If you need to make a list of anything, the easy solution is probably using Excel as the default solution. After all, it’s only a small list of items for yourself or a few close colleagues. Right? In the event when you need something more sophisticated, all you need is to key in some formulae for some calculations, or maybe some macro programming to automate the collection and processing of data. Just type “=” to start writing a formula and Excel will guide you along the way. Unfortunately, solving spreadsheet problems is much easier said than done in reality. The ease with which you can start work in Excel or any spreadsheet program is also one of its problems. What starts as a small project in Excel grows over time. One fine day, you will then start to realise that you are stuck with a behemoth. At this point you could be facing speed and stability issues, or even a development problem you just barely get your head around. Sound familiar? Here, we will examine a few of the spreadsheet problems you might come across on a daily basis. We will also talk about some the ways you could possibly tackle them in Excel, as well as defining the point where you’d be better off switching to a database instead. After all, efficiency is the key to successful business. Here we go looking at the common spreadsheet problems.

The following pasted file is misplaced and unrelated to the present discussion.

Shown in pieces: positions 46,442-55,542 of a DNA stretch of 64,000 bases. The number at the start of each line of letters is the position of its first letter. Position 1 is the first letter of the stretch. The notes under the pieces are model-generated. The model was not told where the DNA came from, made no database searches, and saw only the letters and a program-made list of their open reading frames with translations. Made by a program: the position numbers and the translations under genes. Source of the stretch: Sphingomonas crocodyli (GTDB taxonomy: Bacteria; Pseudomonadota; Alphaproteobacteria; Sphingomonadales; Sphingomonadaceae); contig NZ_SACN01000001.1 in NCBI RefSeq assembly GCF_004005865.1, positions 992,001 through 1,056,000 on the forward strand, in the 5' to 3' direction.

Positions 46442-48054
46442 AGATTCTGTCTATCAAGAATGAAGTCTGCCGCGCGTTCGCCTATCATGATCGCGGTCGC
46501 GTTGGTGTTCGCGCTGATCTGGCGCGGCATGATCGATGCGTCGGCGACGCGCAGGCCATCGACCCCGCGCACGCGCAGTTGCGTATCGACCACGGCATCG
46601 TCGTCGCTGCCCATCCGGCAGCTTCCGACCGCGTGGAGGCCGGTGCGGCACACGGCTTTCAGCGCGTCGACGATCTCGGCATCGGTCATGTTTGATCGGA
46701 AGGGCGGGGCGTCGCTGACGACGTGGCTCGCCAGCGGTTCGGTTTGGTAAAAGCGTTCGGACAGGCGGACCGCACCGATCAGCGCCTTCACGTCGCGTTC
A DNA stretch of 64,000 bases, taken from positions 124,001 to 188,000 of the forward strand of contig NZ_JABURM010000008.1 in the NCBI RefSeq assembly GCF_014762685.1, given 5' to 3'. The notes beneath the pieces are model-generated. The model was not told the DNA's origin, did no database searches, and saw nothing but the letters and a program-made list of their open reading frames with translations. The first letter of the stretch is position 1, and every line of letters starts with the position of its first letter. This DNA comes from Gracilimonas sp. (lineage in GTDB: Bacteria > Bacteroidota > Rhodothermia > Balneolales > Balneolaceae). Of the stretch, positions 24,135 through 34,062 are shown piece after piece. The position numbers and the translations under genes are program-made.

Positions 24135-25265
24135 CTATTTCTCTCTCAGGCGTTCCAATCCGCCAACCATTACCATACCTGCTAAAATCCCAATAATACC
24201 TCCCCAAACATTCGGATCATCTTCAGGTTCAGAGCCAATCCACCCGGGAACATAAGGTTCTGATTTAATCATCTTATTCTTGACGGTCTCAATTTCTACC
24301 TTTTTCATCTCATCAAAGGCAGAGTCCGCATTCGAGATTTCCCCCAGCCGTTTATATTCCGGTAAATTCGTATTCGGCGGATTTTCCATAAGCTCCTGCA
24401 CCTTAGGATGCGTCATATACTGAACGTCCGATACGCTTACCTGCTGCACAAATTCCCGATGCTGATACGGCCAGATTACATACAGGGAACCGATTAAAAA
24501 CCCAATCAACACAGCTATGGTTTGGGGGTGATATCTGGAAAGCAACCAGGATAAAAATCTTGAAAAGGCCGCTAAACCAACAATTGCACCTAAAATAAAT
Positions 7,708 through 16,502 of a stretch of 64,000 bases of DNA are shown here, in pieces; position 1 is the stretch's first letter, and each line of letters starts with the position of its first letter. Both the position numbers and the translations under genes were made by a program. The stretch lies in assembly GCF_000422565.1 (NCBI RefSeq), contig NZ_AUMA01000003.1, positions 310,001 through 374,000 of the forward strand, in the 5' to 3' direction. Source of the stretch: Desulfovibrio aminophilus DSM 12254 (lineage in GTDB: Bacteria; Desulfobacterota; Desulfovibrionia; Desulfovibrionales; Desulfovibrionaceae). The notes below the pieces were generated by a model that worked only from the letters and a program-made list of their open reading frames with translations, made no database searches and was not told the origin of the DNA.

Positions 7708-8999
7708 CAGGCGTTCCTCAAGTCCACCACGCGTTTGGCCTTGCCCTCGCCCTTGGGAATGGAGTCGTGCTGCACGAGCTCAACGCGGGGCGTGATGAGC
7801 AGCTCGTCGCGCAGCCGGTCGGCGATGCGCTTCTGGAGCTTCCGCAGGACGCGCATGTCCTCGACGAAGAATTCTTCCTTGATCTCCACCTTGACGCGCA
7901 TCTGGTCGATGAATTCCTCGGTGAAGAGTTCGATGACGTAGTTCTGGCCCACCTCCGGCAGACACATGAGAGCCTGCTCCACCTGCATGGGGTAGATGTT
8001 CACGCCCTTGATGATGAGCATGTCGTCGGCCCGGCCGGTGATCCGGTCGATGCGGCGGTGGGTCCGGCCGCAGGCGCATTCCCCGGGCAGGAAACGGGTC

7 Common Spreadsheet Problems